Typical exposures to magnetic fields in the home and in the workplace have been studied.[170] While electric appliances cause the strongest magnetic fields in homes, grounding systems, power lines, or a combination of the two, produce fields referred to as "background magnetic fields" in the center of rooms away from most appliances.[171] One study of 992 homes showed that only five percent of the homes had average background magnetic fields greater than 2.9 mG.[172]

The strong magnetic fields produced in homes by electric appliances usually decrease rapidly with distance from the appliance. For example, one study reporting the range of magnetic field strengths of common household appliances showed that the magnetic fields of microwave ovens range from 100 to 300 mG at a distance of six inches and from one to 200 mG at a distance of one foot.[173] The study used measurements of rms fields that were averaged over one second or more for spot measurements and up to twenty-four hours for long-term and personal exposure measurements.[174] Another study showed that ninety-five percent of all of the 485 microwave ovens measured emitted magnetic fields less than seventeen mG at fifty-six centimeters (twenty-two and one-half inches).[175] Differences in design of appliances of the same type can cause different magnetic fields to be produced. Electric blankets have been a cause for concern about exposure to magnetic fields because when blankets are in use they are very close to internal organs, which lie about five centimeters from the surface of the blanket. When magnetic fields associated with conventional electric blankets are measured at that distance, the field strengths average about twenty-two mG.[176]

When personal exposure is measured, the fact that a person moves around the house or workplace means that the measurement is a combination of exposures to electric appliances, power lines, and grounding systems.[177] The office environment magnetic field measurements are similar to those for the home, however, personal exposure measurements are somewhat higher. This is probably caused by the more constant use of electric equipment and the proximity to that equipment at the workplace.[178]

The foregoing discussion of measuring exposure has been based on direct measurement by instruments of the electric and magnetic fields. Epidemiological studies use indirect methods of measuring magnetic fields and will be considered in the following section discussing the National Research Council Committee Report.[179]

IV. THE NATIONAL RESEARCH COUNCIL COMMITTEE REPORT

The National Research Council is an agency of the National Academy of Sciences (NAS), granted a charter by Congress in 1863 with the mandate to advise the federal government on scientific and technical matters.[180] Under the charter of the NAS, the National Academy of Engineering was established in 1964 to share responsibility for advising the federal government.[181] In 1916 the NAS organized the National Research Council (NRC) for the purpose of associating the science and technology community with the Academy's purposes.[182] Since its establishment, the NRC has become the chief operating agency of both the NAS and the National Academy of Engineering. The NRC provides services to the government, the public, and the scientific and engineering communities.[183]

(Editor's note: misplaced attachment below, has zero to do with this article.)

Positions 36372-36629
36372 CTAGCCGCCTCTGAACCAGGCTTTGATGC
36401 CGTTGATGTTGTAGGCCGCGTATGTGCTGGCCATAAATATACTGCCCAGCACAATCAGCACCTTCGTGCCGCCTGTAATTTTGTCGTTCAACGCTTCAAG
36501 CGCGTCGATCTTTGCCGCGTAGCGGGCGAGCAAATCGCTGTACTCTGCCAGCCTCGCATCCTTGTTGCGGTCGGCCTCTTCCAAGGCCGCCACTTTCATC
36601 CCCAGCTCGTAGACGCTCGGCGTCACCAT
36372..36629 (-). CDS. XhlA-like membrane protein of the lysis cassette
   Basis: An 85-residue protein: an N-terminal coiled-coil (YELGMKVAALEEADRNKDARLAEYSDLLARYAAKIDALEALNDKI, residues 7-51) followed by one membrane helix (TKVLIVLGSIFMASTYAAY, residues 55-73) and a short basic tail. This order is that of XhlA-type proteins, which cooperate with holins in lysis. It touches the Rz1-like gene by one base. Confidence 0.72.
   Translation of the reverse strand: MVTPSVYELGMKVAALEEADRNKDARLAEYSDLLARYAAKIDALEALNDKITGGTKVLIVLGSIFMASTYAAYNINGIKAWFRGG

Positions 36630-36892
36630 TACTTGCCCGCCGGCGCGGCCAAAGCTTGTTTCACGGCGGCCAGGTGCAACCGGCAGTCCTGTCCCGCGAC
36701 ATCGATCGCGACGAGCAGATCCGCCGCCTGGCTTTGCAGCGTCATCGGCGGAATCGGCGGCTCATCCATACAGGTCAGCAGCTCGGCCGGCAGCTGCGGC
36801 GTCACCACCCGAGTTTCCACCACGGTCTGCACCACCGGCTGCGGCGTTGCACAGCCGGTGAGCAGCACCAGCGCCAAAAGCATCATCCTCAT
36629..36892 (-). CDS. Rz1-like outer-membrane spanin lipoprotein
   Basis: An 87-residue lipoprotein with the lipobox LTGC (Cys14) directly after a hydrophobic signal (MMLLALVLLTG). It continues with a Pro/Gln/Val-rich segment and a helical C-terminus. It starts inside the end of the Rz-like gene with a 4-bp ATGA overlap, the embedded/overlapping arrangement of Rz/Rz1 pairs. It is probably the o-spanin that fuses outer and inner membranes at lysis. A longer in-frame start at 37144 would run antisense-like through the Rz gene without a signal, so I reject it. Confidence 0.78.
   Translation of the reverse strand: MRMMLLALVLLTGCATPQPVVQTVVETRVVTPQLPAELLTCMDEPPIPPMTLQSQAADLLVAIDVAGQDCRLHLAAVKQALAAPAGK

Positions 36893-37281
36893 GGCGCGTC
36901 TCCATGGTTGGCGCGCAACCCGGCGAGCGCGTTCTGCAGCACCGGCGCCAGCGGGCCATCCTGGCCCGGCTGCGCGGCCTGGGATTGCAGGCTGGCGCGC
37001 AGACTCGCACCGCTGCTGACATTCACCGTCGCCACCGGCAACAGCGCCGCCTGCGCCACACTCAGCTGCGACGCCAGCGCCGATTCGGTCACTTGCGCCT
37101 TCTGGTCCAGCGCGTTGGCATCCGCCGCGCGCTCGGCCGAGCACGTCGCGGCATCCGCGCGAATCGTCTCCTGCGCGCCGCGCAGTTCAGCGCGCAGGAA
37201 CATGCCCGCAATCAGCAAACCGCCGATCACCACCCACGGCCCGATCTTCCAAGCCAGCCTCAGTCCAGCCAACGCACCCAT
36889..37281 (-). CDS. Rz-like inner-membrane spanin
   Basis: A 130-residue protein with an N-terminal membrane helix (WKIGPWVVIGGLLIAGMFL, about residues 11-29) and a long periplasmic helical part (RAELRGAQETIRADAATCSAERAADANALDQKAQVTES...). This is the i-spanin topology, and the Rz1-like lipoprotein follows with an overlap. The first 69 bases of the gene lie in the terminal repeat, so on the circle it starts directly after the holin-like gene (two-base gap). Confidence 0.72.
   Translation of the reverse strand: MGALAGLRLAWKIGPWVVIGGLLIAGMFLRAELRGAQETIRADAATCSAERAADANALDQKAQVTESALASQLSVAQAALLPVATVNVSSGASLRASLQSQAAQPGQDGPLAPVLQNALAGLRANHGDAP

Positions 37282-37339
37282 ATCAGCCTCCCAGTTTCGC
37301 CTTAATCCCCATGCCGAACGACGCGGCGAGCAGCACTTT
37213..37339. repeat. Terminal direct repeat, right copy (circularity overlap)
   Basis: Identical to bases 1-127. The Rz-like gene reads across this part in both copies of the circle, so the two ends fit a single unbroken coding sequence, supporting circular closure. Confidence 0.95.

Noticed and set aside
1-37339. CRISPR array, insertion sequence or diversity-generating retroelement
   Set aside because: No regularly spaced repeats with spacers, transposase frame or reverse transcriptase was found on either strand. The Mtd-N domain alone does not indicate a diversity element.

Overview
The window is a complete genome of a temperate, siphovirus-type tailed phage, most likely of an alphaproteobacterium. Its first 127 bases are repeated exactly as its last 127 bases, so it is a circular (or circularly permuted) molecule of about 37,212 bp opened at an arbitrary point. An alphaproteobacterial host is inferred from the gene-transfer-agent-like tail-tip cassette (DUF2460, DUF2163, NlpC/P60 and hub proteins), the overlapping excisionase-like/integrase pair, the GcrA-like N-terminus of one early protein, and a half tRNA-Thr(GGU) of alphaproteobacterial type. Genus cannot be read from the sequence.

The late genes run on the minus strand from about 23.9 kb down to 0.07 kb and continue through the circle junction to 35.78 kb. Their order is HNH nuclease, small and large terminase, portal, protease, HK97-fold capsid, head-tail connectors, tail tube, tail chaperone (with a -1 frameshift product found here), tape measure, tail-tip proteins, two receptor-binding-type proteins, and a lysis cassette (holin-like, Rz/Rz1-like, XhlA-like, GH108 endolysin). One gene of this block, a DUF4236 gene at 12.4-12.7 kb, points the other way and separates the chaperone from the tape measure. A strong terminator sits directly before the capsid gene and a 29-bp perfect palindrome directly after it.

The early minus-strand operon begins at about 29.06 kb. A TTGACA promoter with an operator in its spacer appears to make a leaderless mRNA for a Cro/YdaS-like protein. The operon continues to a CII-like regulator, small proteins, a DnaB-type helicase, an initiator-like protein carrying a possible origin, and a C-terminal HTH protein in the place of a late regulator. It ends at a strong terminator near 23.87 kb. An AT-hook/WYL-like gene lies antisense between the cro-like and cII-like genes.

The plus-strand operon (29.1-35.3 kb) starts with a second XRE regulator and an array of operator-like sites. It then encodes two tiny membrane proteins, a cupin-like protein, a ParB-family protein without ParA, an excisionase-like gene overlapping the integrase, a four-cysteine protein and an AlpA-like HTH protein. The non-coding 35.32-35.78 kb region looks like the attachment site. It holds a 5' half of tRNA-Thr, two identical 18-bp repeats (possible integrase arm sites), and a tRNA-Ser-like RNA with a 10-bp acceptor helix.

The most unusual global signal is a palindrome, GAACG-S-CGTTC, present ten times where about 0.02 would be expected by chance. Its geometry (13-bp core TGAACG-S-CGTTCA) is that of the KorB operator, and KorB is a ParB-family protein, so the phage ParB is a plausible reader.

When the United States Department of Energy (DOE) requested that the NAS review the scientific evidence of potential health risk from exposure to the electric and magnetic fields generated by electric devices, the Committee on Possible Effects of Electromagnetic Fields on Biologic Systems (NRC Committee) was convened.[184] The charge to the NRC Committee from the DOE included: reviewing and evaluating the existing scientific information on the potential effects of exposure to electric and magnetic fields on cancer incidence, reproduction and development, and learning and behavior; critically examining epidemiological and laboratory data relating to those topics and assess potential health effects; focusing on electric- and magnetic-field frequencies and exposure modalities found in residential settings; and producing a report that contains a review of pertinent information on the effects of electric and magnetic fields; identification of research areas in which data are needed to better understand any potential health hazard; and recommendations for research in those areas and strategies for implementing research that would enhance understanding.[185] If data of appropriate quality is available, the NRC Committee should include a health risk assessment of power-frequency electric-field and magnetic-field exposures.[186]

As the charge reflects, the NRC Committee was to evaluate three categories of health hazards: carcinogenic effects, neurobehavioral effects, and reproductive effects.[187] After almost three years of study, the NRC Committee released its Report.

The NRC Report consists of an Executive Summary, an Introduction, and chapters on Exposure and Physical Interactions, Cellular and Molecular Effects, Animal and Tissue Effects, Epidemiology, Risk Assessment, and Research Needs and Agenda. Appended to the Report are tables summarizing various studies discussed in the Report and a discussion on "wire codes," or wiring configurations, used in some epidemiological studies instead of direct measurement of exposure.[188] The Executive Summary, Introduction, and the Exposure and Physical Interaction chapter are reflected in the materials above. The other chapters are discussed below.